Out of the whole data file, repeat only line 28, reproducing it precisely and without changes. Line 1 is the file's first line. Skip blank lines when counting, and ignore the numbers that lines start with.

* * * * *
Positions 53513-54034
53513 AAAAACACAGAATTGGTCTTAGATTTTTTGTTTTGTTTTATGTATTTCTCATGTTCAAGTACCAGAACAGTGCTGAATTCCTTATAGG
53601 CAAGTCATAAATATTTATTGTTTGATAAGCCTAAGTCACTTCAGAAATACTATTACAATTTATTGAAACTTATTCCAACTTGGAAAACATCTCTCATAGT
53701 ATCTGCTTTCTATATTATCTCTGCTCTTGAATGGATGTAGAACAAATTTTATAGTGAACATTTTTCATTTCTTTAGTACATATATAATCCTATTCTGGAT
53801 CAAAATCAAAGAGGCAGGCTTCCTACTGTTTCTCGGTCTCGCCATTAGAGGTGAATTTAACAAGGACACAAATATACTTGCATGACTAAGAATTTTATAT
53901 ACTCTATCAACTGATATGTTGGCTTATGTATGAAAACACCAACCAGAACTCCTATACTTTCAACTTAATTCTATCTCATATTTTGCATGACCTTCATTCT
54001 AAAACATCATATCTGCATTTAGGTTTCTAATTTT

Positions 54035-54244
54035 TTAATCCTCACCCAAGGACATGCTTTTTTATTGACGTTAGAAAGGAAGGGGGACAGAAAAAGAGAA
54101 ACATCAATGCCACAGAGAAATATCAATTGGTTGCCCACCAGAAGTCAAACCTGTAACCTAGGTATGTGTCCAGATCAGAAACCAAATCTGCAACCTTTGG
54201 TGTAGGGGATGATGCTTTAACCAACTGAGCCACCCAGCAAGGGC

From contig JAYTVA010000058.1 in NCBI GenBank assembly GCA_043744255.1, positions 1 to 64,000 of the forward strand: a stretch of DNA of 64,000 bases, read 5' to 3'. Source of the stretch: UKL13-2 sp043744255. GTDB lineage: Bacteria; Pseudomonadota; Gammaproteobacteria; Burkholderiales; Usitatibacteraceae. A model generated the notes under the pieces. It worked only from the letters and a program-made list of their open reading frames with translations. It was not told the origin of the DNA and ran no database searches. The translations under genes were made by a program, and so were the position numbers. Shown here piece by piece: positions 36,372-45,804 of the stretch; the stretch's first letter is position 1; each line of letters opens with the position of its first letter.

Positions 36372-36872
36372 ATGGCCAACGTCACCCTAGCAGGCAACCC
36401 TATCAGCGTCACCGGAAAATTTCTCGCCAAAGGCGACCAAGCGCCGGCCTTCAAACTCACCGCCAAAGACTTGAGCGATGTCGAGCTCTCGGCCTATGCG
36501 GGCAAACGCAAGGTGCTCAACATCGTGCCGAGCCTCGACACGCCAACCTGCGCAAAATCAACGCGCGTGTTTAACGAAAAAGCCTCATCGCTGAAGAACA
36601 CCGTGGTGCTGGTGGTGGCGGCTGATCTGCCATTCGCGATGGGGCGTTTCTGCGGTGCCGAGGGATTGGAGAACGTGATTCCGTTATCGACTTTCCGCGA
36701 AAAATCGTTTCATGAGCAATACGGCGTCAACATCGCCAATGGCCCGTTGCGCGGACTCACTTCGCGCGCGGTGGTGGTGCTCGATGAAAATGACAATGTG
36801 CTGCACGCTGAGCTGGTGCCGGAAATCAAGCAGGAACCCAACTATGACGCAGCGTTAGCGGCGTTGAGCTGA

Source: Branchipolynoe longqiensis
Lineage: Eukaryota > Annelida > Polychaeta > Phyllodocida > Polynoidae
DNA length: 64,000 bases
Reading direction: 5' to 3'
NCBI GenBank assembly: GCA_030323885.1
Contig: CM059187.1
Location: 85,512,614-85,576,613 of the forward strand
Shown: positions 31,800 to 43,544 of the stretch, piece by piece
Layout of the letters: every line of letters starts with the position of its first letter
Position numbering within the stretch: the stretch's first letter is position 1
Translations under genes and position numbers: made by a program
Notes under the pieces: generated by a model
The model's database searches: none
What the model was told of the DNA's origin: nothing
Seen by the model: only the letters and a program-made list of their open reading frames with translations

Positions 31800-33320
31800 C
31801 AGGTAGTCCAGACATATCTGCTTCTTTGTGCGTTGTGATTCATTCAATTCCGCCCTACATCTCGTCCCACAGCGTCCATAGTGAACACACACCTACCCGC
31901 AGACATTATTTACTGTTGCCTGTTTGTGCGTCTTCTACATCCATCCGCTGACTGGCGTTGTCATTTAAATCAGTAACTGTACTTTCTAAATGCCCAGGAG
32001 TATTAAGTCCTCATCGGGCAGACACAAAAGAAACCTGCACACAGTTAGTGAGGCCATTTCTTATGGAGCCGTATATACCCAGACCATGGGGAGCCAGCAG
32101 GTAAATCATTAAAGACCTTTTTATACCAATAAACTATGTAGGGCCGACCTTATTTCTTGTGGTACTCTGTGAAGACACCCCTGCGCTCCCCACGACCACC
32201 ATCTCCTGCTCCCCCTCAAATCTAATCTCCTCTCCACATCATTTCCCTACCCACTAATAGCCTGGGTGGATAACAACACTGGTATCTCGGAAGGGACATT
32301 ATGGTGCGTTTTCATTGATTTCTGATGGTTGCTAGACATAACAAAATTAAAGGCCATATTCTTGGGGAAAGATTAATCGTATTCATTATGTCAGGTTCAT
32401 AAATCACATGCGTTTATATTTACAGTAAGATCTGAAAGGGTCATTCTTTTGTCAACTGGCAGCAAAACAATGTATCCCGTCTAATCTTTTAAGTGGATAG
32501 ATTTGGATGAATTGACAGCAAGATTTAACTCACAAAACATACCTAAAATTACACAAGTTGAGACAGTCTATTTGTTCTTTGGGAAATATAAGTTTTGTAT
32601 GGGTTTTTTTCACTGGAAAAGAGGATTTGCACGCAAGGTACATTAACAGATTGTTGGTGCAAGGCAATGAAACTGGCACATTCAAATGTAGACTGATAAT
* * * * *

Layout of the letters: every line of letters starts with the position of its first letter